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hand, I'll turn my mercy out of doors, and make and hearing too? — A pox o'your bottle! this a stock-fish of thee.

can sack and drinking do.-A murrain on your Trin. Why, what did I ? I did nothing; I'll | monster, and the devil take your fingers ! go further off.

Cal. Ha, ha, ha! Ste. Didst thou not say he lied ?

Ste. Now, forward with your tale.- Pr’ythee ARI. Thou liest.

stand further ott. Sre. Do I so ? take thou that.

Cal. Beat him enough : after a little time,

[Strikes TRINCULO. I'll beat him too. As you like this, give me the lie another time. STE. Stand further.—Come, proceed. [him TRIN. I did not give the lie :-out o' your wits, | Cal. Why, as I told thee, 't is a custom with

I'the afternoon to sleep: there thou mayst brain | Trin. O, forgive me my eins ! him,

STE. He that dies pays all debts: I defy thee. Having first seiz'd his books; or with a log -Mercy upon us ! Batter his skull, or paunch him with a stake, Cal. Art thou afeard ? Or cut his wezand with thy knife. Remember, STE. No, monster, not I. First to possess his books; for without them

Cal. Be not afeard ; the isle is full of noises, He's but a sot, as I am, nor hath not

Sounds, and sweet airs, that give delight, and hurt One spirit to command: they all do hate him,

not. As rootedly as I:-burn but his books ;

Sometimes a thousand twangling instruments He has brave utensils,—for so he calls them, Will hum about mine ears; and sometime voices, Which, when he has a house, he'll deck withal : That, if I then had wak’d after long sleep, And that most deeply to consider, is

Will make me sleep again : and then, in dreaming, The beauty of his daughter; he himself

The clouds methought would open and show riches Calls her a nonpareil : I never saw a woman, Ready to drop upon me; that when I wak'd But only Sycorax my dam and she;

I cried to dream again, But she as far surpasseth Sycorax,

STE. This will prove a brave kingdom to me, As great'st does least.

where I shall have my music for nothing. STE.

Is it so brave a lass? CAL. When Prospero is destroyed. Cal. Ay, lord ; she will become thy bed, I || STE. That shall be by and by:* I remember the warrant,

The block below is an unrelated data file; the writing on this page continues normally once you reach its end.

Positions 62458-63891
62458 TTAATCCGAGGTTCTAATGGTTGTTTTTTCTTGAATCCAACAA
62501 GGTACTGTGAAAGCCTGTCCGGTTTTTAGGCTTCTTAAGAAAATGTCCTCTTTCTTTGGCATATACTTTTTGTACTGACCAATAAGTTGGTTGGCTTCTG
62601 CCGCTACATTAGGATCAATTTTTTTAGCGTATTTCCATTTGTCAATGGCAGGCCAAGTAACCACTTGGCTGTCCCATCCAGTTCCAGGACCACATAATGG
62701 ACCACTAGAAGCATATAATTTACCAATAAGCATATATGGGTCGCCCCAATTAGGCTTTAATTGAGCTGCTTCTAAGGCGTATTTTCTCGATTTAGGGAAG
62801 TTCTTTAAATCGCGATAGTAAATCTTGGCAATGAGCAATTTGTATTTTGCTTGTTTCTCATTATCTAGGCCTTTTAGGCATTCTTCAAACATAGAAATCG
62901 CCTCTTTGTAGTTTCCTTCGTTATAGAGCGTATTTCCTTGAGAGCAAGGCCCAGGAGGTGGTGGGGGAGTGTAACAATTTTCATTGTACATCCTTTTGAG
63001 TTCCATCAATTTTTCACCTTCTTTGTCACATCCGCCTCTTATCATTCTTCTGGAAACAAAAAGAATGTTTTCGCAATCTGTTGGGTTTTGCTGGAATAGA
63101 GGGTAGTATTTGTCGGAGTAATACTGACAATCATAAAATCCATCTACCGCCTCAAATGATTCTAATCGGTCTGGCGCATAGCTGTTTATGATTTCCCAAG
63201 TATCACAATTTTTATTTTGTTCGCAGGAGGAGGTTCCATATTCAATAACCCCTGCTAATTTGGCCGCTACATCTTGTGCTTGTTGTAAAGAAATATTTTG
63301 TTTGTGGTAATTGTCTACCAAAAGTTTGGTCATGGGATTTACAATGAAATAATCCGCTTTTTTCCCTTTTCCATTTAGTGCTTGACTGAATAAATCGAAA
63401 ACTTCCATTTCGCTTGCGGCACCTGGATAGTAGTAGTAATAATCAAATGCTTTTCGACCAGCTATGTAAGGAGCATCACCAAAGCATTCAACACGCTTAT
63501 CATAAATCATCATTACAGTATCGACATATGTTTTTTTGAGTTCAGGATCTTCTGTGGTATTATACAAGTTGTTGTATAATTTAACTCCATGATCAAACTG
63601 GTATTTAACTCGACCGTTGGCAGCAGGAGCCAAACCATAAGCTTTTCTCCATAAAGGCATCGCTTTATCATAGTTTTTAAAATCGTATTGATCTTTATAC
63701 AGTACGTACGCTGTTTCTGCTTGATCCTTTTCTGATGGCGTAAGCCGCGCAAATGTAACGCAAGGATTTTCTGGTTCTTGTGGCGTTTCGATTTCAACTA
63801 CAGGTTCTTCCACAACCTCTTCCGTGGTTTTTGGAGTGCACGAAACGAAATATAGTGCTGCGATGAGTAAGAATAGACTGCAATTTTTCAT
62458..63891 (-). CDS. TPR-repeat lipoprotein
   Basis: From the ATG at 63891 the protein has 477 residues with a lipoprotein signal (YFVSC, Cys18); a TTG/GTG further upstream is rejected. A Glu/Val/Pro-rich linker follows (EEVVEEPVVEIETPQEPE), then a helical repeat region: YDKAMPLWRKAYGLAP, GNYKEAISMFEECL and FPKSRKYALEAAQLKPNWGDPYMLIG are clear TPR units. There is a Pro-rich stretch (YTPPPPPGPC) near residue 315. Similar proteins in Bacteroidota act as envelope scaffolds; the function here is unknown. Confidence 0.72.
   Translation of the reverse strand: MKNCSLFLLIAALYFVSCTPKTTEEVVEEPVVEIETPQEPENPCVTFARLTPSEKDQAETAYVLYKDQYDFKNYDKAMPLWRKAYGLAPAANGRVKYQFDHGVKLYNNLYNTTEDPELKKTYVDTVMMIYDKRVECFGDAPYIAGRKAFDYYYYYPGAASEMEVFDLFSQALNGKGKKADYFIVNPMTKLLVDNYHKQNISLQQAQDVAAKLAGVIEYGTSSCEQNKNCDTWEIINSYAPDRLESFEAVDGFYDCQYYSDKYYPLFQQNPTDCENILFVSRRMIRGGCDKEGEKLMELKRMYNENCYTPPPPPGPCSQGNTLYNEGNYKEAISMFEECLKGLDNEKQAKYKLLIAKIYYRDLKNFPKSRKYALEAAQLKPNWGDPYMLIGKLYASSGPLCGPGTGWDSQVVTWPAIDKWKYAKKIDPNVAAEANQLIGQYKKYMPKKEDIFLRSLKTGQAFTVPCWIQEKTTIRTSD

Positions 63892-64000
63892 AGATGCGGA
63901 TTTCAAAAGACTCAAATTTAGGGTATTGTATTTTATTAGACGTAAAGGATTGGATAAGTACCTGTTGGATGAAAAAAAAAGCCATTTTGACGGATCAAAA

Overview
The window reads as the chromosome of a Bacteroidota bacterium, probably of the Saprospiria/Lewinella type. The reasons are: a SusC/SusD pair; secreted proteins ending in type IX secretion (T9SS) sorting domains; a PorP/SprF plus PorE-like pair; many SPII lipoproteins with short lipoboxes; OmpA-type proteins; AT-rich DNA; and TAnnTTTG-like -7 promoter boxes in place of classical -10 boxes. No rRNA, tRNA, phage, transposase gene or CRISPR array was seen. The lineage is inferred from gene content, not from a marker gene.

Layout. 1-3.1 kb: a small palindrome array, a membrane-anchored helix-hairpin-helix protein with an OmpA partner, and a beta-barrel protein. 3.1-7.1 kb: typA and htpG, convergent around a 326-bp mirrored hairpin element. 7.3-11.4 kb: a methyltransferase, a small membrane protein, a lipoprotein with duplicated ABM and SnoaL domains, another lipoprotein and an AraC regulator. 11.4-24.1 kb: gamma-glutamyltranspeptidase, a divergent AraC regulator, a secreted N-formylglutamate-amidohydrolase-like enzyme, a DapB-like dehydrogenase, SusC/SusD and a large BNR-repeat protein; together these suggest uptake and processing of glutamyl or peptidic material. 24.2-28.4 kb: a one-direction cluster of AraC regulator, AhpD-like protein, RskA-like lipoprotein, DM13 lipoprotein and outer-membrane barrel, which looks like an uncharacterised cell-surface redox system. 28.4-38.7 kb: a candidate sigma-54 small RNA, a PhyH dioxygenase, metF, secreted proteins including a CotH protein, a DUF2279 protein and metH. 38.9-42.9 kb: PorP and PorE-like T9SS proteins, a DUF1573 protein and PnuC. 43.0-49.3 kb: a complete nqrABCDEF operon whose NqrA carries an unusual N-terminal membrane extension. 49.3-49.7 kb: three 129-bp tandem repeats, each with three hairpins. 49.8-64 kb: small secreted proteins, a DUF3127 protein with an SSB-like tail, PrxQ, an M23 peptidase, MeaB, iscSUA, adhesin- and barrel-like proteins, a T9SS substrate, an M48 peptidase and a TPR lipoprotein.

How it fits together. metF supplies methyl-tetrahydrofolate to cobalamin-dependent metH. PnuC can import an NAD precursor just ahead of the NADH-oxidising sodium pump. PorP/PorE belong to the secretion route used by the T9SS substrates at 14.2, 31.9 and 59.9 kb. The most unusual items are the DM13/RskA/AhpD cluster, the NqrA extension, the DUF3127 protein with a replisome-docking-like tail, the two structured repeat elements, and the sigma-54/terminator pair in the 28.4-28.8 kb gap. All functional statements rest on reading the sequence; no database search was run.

story. And bring thee forth brave brood.

Trin. The sound is going away: let's follow it, STE. Monster, I will kill this man: his daugh | and after do our work. ter and I will be king and queen,-save our Ste. Lead, monster; we'll follow.-I would I graces !—and Trinculo and thyself shall be could see this taborer! (2) he lays it on. viceroys.-Dost thou like the plot, Trinculo ? Trin. Wilt come? I'll follow, Stephano. TRIN. Excellent.

[Exeunt. STE. Give me thy hand ; I am sorry I beat thee; but, while thou livest, keep a good tongue in thy head. CAL. Within this half-hour will he be asleep;

SCENE III.—Another Part of the Island, Wilt thou destroy him then ?


Ay, on mine honour. ARI. This will I tell my master.

ADRIAN, FRANCISCO, and others. Cal. Thou mak’st me merry; I am full of

Gon. By’r lakin, I can go no further, sir : pleasure ;

My old bones ache;c here's a maze trod, indeed, Let us be jocund : will you troll the catch

Through forth-rightsd and meanders! by your You taught me but while-ere?

patience, STE. At thy request, monster, I will do reason,

I needs must rest me. any reason :—Come on, Trinculo, let us sing.

ALON. Old lord, I cannot blame thee, [Sings.

Who am myself attach'd with weariness, Flout 'em, and scout * 'em ; and scout 'em, and

To the dulling of my spirits : sit down and rest. flout 'em ;

Even here I will put off my hope, and keep it Thought is free.

No longer for my flatterer : he is drown'd

Whom thus we stray to find; and the sea mocks CAL. That's not the tune.

Our frustrate search on land. Well, let him go. [ARIEL plays the tune on a tabor and pipe. Ant. [Aside to SEB.] I am right glad that STE. What is this same ?

he's so out of hope. Trin. This is the tune of our catch, played by Do not, for one repulse, forego the purpose the picture of Nobody.(1)

That you resolv'd to effect. Str. If thou beest a man, show thyself in thy | SEB. [Aside to Ant.] The next advantage likeness : if thou beest a devil, take't as thou list. Will we take throughly.

(*) Old text, cout. & By and by: By and by, as well as presently, now implies some brief delay; but in old language they usually meant immediately.

b By'r lakin,-) A contraction of By our ladykin, or, little lady. It occurs in "A Midsummer Night's Dream." See note